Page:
First, thanks to all the posters in this thread and all the very usefull informations.
I still have a somewhat big problem. I develop a site with content in, at least, four languages: english, french, german and italian (hey, welcome in Switzerland!).
The problem is that some pages have the same name in french and english. These are the "contact", "references" and "services". My customer insist to use exactly those page names in the url and not only in the navigation (which would then be trivial).
So our goal is to have urls like /fr/contact, /en/contact, /fr/services, /en/services, ...
But, as Skipper has already discovered, when you have different pages, or just different translations (of the same page) sharing a same UrlSegment, you have a problem.
I used the ?showqueries=1 to see what's happening under the hood. And I found at least one problem. I think (but I can not confirm) that the first sql query is the problem. This query is:
SELECT `SiteTree_Live`.*, `GhostPage_Live`.*, `UserDefinedForm_Live`.*, `ChantierPage_Live`.*, `ErrorPage_Live`.*, `RedirectorPage_Live`.*, `VirtualPage_Live`.*, `SubscribeForm_Live`.*, `SiteTree_Live`.ID, if(`SiteTree_Live`.ClassName,`SiteTree_Live`.ClassName,'SiteTree') AS RecordClassName FROM `SiteTree_Live` LEFT JOIN `GhostPage_Live` ON `GhostPage_Live`.ID = `SiteTree_Live`.ID LEFT JOIN `UserDefinedForm_Live` ON `UserDefinedForm_Live`.ID = `SiteTree_Live`.ID LEFT JOIN `ChantierPage_Live` ON `ChantierPage_Live`.ID = `SiteTree_Live`.ID LEFT JOIN `ErrorPage_Live` ON `ErrorPage_Live`.ID = `SiteTree_Live`.ID LEFT JOIN `RedirectorPage_Live` ON `RedirectorPage_Live`.ID = `SiteTree_Live`.ID LEFT JOIN `VirtualPage_Live` ON `VirtualPage_Live`.ID = `SiteTree_Live`.ID LEFT JOIN `SubscribeForm_Live` ON `SubscribeForm_Live`.ID = `SiteTree_Live`.ID WHERE (URLSegment = 'contact') ORDER BY Sort LIMIT 1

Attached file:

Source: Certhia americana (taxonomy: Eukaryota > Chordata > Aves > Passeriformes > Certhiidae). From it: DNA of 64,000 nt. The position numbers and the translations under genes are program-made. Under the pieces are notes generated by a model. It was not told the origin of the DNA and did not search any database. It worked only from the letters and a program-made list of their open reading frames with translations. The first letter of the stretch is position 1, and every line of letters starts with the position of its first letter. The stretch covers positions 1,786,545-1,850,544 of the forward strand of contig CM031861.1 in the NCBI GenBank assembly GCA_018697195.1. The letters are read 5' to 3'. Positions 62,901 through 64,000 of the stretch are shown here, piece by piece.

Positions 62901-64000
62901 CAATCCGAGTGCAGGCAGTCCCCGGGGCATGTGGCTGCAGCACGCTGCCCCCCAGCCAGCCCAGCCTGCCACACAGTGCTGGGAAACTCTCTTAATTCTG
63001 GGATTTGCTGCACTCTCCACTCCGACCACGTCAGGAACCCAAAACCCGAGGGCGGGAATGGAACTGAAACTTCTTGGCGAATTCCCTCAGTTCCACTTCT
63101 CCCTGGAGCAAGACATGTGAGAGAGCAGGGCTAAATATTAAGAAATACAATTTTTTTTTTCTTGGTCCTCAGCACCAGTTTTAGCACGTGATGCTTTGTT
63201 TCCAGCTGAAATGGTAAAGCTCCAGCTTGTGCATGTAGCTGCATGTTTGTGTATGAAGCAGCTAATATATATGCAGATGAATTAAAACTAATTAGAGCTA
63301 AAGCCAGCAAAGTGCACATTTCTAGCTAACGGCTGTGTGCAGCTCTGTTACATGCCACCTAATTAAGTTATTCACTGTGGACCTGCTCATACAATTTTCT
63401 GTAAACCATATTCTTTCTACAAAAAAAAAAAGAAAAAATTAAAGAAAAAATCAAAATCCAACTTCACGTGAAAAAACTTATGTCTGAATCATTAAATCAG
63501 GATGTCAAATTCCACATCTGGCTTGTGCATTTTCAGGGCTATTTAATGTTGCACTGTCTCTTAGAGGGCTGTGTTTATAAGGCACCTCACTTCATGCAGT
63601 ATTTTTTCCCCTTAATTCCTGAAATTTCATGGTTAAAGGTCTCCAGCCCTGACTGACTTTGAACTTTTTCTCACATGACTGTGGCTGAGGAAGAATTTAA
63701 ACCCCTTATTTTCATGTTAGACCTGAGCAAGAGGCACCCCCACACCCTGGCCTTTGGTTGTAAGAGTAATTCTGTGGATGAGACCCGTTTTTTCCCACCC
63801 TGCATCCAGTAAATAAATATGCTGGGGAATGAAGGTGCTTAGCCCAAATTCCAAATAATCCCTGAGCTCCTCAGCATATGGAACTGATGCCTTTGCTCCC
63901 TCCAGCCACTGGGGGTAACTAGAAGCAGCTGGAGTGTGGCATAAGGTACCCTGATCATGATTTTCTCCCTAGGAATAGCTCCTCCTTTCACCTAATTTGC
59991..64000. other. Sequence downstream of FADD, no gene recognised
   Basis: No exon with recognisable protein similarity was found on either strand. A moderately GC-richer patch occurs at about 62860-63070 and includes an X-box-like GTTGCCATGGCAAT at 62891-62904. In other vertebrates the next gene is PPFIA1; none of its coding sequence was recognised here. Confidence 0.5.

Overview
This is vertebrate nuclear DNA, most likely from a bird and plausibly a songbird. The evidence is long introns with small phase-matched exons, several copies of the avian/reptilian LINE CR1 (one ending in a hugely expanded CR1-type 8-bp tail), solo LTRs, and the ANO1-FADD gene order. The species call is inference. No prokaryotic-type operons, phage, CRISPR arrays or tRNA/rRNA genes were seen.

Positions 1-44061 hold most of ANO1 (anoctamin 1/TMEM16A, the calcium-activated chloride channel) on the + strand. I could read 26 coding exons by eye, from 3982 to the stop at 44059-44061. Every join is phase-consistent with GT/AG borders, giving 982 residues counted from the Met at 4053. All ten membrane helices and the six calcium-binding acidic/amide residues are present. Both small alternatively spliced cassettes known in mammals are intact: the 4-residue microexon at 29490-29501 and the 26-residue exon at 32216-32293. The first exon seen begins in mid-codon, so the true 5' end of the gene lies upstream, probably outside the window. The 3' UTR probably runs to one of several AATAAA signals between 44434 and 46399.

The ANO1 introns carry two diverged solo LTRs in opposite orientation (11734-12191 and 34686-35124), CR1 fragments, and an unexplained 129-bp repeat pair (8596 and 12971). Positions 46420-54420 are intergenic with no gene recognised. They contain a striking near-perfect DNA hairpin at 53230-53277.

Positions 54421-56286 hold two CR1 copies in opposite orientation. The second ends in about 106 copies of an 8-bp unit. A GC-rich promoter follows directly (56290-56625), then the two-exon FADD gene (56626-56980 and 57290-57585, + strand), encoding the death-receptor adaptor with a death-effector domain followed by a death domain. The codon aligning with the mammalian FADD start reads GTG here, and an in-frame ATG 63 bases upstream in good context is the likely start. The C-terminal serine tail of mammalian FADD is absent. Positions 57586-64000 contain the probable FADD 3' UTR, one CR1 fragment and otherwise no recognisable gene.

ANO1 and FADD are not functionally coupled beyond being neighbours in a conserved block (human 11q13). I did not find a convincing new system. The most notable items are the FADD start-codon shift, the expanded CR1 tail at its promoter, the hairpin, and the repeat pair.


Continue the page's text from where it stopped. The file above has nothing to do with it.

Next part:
The important part is the where clause: WHERE (URLSegment = 'contact')
You can see that SilverStripe tries to find the page using only the URLSegment. What is missing is the language. This comes later with a query like this:
SELECT `SiteTree_Live`.*, `SiteTree_lang_Live`.*, [...] WHERE (`SiteTree_lang_Live`.OriginalLangID = 3) AND (`SiteTree_lang_Live`.Lang = 'en') ORDER BY Sort LIMIT 1
where in "OriginalLangID = 3 " the '3' comes, I suppose, from the result of the first query.
There is a lot of other queries following. It's very interesting. But of course, with only the queries, it is impossible to know exactly what SS does with the results.
My conclusions (so far):
Suppose you have a page in two languages and sharing the same URLSegment:
(english is the reference language)
english: 'contact', ID=3, this page will be saved in SiteTree_Live
french: 'contact', ID=5, this page will be saved in SiteTree_Lang with OriginalLangID=3
Suppose now that you consult the french version of the site. You click on "contact" in the navigation and SS will then try to find the page in the SiteTree_Live table with "WHERE (URLSegment = 'contact')". The result will be the page with ID=3, that is, the english version of the page, and not the french one. After that, I'm not surprised that SS behavior becomes funny!
You can see a side effect of this in the Statistics view of your site, in the Page Views section. In you have two pages with the same name and you display the translated version, the view count is incremented for the original (default) language of the page. Your Page Views statistics are then wrong!
I don't have a solution for the moment. For the moment I created pages with different names (contact-fr, contact-en, ...) and explained the situations to my customer. That's ok for him for the moment but, of course, we hope to have a solution to this problem in the near future.
Unfortunately I don't think a simple solution exist. I see three possibility:
1) before searching in the SiteTree_Live table, first look in the SiteTree_lang_Live table with the URLSegment and the lang parameter in the where clause. Only after this first query do the query in the SiteTree_Live table.
2) add a 'lang' column in the SiteTree_Live (and SiteTree) tables and add this column in the where clause of the query.
3) do not save the "translatable" content (texts) in the SiteTree table but always save this kind of content in the SiteTree_lang_Live table. Remove the "translatable" columns from the SiteTree table.
Of course solutions 2 and 3 require an important modification of the database schema. And solution no 3 requires that the i18n tables always exist. Maybe for a future (3.x) version of SS...
Solution no 1 may be easy to implement, but can, maybe, have some side-effect. I will try to find the time to investigate and do some tests.
If a developper read this, feel free to contact me to discuss these issues. I have quite a bit of experience with i18n problems, having worked with lots of other CMS and multi-lingual sites. I will be very happy to help if I can.